Septimana horribilis

Back in 1992 Queen Elizabeth II talked about annus horribilis. Now, since the romans didn’t had the notion of seven-day weeks it is perhaps a bit far-fetched to talk about a septimana horribilis but this week has been a week of surprises, none of which very pleasant.

Last Sunday a new season of the reality show Big Brother premiered on TV11, which spawned a large interest for the web cast of the events unfolding in a house in the outskirts of Stockholm. The ratings for the TV broadcast has subsided somewhat since but the interest on the web has been and is astonishing. Since we modularized the code we wrote for our main video service, TV4 Play, it was possible to release a video site on a tight deadline. We had however almost no time for load testing so the actual premiere was the first real load testing. On this first day we saw that the controller fetching updates from Twitter (via Apigee) was in the millions and there also was other parts of the code that could have been optimized. Luckily one of the benefits of running a service in the cloud is that we can compensate by adding more processing capacity with the flick of a button, by just increasing the number of Heroku dynos we could buy time. Despite this we decided on releasing a patch a few minutes after midnight that avoids unnecessary checks on the session and increases the interval at which Twitter updates is fetched.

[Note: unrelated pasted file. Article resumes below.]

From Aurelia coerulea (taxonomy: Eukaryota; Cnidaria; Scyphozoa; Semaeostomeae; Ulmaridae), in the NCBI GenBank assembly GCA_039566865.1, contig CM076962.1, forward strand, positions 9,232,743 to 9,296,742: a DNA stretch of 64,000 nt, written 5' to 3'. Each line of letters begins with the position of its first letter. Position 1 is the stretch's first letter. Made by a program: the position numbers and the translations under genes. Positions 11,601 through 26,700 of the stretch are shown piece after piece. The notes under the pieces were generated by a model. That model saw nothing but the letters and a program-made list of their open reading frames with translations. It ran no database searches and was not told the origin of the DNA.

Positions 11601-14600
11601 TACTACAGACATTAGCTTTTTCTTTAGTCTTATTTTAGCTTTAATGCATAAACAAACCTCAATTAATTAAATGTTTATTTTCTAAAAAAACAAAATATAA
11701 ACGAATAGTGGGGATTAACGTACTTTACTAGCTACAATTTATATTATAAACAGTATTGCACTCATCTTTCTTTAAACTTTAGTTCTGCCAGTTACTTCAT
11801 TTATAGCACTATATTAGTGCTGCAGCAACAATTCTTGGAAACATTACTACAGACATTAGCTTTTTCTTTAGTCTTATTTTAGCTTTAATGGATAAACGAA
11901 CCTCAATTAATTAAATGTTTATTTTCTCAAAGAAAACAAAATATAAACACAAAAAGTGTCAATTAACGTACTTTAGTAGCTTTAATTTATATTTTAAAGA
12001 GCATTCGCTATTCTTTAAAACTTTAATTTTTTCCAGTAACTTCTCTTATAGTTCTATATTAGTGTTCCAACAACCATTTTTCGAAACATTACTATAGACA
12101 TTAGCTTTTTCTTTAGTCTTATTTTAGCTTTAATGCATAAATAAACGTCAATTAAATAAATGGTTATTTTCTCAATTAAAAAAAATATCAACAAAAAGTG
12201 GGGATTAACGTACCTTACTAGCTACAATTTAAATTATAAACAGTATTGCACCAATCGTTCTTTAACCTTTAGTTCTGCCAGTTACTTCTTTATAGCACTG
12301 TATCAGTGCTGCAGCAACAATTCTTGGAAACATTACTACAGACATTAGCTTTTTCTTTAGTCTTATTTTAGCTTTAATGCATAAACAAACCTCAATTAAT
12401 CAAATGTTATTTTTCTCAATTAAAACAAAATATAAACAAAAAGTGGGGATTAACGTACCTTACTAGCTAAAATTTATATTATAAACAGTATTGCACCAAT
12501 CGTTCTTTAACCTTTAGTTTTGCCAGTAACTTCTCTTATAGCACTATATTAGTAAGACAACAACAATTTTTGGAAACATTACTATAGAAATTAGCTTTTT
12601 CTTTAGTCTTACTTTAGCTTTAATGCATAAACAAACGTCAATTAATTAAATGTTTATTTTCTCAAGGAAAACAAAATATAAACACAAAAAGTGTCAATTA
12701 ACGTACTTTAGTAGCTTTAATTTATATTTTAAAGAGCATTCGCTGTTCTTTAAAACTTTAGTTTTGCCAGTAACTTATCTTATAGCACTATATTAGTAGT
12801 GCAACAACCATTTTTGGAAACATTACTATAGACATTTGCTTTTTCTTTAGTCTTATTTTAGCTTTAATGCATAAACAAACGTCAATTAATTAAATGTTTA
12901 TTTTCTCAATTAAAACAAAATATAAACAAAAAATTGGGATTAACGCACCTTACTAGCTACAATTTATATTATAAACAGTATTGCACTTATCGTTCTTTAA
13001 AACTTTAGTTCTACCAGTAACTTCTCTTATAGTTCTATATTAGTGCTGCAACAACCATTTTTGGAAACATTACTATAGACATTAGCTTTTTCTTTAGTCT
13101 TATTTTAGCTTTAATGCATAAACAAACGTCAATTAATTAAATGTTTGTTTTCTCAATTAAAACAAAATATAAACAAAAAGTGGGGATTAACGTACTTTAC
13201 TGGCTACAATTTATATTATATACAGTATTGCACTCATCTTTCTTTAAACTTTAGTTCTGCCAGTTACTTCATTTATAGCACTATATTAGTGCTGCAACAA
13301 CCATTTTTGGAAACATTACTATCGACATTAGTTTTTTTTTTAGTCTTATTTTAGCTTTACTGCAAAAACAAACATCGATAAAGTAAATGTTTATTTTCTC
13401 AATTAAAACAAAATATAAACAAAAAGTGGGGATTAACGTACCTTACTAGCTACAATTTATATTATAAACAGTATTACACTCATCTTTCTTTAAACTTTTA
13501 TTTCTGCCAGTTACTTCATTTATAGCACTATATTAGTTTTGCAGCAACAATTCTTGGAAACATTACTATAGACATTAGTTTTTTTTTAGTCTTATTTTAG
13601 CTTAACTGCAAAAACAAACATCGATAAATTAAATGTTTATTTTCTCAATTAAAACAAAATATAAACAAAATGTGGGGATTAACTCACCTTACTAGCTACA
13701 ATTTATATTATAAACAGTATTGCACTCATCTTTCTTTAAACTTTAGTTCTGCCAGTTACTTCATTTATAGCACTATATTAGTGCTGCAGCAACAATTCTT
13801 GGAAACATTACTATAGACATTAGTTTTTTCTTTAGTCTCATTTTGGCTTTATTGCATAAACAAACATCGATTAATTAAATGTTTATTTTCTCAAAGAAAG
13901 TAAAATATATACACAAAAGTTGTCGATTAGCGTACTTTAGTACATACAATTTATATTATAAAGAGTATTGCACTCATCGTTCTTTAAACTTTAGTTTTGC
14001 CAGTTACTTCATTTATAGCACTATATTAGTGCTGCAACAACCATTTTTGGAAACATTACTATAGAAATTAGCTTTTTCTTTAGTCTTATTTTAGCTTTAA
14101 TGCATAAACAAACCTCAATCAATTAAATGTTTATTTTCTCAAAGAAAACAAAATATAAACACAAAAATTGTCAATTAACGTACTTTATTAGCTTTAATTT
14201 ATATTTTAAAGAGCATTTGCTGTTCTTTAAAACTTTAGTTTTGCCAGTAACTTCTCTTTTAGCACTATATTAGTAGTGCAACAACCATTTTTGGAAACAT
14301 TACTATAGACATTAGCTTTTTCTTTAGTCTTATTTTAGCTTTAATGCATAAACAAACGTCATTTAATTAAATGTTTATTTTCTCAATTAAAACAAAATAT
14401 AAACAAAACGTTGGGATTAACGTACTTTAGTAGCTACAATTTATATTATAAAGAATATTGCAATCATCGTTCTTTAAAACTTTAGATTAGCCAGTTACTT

At Tuesday night we are pretty sure that we have found the most critical parts that can be optimized. There are of course things that you cannot control, and on Tuesday night on of the large backbones in Europe run into difficulties. And for a couple of hours a few of our sites are so slow that they take forever to load.

On Wednesday afternoon our content management system, built upon Polopoly, fills up its logs with stack overflow errors. We are in luck and can find out the operation that got us there in an hour or so but it still takes four hours before we have fixed the corrupt database again. Our public service competitor SVT also have difficulties with their Polopoly installation this afternoon.

On Thursday the network communication consultants Cygate set up firewall rules that isolate our video management system from the rest of the world. Despite Cygate’s payoff “Alltid där” (Always there) the servers aren’t there and none of the videos on our sites can be watched.

On Friday a test on the platform used for video subscriptions goes wrong and for a while no-one can log in or see videos.

Somewhere between Friday and Saturday Vizrt, the company that encodes videos for mobile devices have a hardware failure and the problem isn’t fixed until Saturday night which means that no new content comes ut to our iPhone apps.

Since then we have experienced another errors on this Sunday and Monday but we certainly hope we get more time to actually do something productive this week.

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